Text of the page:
JJ 06/91: Miles Davis – Milestones

Thirty years ago, Graham Colombé found that once the technical challenge of Dr. Jekyll was over the famous album justified its high reputation. First published in Jazz Journal June 1991

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This well-known album opens with its weakest track on which the tempo seems a little too fast for Miles and he’s reduced at one point to quoting from The Saints. Coltrane and Adderley cope bet­ter but their alternating choruses fail to build up momentum and only the bowing Chambers and Philly Joe are impressive.

After that things improve and the rest of the album justifies its high reputa­tion. It’s interesting to observe with hindsight the pointers towards the following year’s Kind Of Blue. Of the five band tracks four are 12-bar blues and the other is the modal Milestones on which the solos strikingly fore­shadow the sound of the later album.

Billy Boy is a fluidly exciting showcase for the rhythm section with Chambers and Jones again outstanding. Of the horns Davis (Dr Jekyll apart) is the most con­structive soloist but the sax­ophonists also consistently hold the attention, Adderley’s flashiness balanced by Coltrane’s inten­sity. Red Garland, though adequate, didn’t match the indi­viduality of the other five and was about to be replaced by Bill Evans, which leads me to my conclusion. CBS could have done their clien­tele a favour by including here Green Dolphin Street and the other two tracks with Evans recorded shortly after these – an obvious and chronological way of extending the playing time.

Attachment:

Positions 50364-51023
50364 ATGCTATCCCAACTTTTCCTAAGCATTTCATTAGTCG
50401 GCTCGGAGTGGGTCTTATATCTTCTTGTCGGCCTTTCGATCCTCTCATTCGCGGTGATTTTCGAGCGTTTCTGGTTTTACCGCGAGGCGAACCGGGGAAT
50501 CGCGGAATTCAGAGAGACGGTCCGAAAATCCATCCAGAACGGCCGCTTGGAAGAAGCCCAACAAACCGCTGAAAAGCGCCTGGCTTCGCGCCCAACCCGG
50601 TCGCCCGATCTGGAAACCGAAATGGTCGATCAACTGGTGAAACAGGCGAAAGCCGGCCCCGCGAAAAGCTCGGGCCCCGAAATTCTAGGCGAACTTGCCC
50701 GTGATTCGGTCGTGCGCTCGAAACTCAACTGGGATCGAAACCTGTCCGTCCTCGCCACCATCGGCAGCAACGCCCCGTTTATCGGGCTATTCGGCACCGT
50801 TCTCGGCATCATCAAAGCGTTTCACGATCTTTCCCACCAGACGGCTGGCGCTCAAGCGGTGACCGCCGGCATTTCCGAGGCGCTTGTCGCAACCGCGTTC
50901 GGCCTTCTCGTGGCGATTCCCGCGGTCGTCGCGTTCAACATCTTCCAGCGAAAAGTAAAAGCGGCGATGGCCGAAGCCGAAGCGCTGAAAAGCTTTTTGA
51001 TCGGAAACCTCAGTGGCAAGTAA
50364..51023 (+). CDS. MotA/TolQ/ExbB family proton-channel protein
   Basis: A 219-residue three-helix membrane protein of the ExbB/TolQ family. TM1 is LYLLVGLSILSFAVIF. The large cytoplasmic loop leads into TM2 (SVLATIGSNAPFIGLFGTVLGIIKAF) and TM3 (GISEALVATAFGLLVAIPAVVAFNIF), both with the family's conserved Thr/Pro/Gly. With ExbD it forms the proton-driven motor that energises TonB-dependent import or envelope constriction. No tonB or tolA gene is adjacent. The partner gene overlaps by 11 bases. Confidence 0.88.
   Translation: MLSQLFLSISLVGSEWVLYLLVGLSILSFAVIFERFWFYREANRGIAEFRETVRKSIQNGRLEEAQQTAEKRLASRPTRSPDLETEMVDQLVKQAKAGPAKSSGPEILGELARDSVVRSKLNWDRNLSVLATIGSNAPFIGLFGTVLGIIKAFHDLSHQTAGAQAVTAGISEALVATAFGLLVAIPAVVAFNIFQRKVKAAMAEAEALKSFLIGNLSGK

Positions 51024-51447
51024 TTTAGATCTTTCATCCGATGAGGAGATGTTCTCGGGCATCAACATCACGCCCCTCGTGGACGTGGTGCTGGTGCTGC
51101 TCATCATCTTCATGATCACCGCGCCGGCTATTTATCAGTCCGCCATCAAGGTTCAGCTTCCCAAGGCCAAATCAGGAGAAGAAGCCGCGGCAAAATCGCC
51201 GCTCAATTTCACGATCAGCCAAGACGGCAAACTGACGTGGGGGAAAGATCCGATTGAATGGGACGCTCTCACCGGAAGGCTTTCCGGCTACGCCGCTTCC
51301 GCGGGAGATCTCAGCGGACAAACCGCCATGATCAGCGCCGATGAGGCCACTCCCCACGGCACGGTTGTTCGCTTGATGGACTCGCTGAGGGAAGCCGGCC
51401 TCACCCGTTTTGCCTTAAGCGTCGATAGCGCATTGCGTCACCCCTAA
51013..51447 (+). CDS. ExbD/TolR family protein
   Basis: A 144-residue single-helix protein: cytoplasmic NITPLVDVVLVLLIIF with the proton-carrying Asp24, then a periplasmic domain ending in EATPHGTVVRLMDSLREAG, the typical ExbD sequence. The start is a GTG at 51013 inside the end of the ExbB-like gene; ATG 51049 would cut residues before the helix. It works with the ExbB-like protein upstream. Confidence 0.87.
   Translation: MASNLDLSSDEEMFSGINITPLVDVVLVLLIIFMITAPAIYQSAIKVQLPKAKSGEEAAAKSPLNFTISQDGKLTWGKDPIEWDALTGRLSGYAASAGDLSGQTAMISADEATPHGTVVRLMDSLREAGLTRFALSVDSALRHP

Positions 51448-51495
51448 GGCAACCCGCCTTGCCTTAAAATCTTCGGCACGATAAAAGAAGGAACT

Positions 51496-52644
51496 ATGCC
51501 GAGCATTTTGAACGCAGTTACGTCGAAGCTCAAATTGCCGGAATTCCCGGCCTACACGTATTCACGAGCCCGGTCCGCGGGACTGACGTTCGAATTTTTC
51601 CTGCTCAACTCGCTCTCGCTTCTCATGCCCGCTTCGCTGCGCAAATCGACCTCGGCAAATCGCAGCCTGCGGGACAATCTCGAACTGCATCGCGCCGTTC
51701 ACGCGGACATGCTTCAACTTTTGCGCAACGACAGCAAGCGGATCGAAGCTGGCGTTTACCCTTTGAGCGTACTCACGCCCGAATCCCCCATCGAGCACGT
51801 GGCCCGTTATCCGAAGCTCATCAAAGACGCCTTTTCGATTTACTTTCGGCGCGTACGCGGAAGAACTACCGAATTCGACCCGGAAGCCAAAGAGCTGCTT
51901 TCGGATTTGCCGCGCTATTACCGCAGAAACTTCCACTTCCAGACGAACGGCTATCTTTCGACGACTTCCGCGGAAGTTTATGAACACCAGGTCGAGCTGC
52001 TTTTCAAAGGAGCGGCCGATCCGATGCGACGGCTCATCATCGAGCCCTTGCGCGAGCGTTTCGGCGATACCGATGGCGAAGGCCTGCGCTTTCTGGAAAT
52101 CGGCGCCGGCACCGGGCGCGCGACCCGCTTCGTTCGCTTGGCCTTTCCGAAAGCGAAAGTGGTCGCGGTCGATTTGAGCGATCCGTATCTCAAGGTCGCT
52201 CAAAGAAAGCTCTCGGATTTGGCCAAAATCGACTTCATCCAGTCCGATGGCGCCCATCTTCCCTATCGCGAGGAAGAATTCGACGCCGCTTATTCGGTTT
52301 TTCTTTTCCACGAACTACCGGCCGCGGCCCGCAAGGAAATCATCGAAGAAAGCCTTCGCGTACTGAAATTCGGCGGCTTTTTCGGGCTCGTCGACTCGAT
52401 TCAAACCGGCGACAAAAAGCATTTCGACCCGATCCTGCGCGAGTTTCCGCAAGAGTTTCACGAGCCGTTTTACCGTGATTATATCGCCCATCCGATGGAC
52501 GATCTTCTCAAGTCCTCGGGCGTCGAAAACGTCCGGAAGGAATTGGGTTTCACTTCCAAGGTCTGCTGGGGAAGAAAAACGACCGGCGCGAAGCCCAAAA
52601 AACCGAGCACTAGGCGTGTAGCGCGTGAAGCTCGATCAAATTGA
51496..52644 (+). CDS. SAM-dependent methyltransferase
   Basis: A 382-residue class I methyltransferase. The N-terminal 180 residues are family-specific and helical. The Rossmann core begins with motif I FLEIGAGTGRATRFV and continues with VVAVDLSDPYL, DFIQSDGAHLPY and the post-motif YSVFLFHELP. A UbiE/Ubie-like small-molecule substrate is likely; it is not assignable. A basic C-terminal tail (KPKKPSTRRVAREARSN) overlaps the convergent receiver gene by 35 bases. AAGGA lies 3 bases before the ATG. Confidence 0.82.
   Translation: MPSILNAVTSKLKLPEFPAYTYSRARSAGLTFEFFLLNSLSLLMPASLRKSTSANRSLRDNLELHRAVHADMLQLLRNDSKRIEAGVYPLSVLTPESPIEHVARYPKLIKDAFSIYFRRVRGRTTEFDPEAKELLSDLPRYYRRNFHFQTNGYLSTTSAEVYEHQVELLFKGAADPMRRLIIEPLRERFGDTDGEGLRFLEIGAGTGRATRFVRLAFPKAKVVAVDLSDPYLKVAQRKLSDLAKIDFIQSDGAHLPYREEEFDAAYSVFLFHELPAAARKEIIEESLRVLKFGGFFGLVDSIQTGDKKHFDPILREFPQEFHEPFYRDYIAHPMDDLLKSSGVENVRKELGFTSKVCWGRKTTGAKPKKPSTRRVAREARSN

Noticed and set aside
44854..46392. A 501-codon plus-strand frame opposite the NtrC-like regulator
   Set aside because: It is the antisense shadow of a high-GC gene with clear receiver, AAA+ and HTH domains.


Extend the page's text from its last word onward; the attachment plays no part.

Discography
(a) Dr Jekyll; Sid’s Ahead; Two Bass Hit; Milestones; (b) Billy Boy; (a) Straight, No Chaser (47.36)
(a) Miles Davis (t); Cannonball Adderley (as); John Coltrane (ts); Red Garland (p); Paul Chambers (b); Philly Joe Jones (d). NYC, early 1958. (b)  Garland, Chambers, Jones only.
(CBS 460827 2)

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